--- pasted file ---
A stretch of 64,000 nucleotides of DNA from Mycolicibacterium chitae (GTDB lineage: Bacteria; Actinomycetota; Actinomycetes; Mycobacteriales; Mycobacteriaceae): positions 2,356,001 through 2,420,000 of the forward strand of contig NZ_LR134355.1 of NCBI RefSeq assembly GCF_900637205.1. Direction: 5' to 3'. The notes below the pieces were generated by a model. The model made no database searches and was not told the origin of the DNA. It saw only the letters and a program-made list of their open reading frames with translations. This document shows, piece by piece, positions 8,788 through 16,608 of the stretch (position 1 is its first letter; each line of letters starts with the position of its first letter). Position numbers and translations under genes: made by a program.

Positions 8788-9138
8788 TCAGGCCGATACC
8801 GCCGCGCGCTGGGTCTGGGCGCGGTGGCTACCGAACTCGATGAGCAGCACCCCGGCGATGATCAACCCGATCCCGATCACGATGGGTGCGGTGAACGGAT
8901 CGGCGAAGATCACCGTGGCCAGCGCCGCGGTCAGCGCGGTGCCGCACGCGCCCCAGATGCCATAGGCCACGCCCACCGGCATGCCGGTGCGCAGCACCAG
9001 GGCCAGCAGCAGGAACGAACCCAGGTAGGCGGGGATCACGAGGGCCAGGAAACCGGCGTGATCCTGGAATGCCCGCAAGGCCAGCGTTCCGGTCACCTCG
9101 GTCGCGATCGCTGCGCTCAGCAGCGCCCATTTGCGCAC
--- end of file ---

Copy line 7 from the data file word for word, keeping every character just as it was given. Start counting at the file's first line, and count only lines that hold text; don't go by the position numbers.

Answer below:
9101 GTCGCGATCGCTGCGCTCAGCAGCGCCCATTTGCGCAC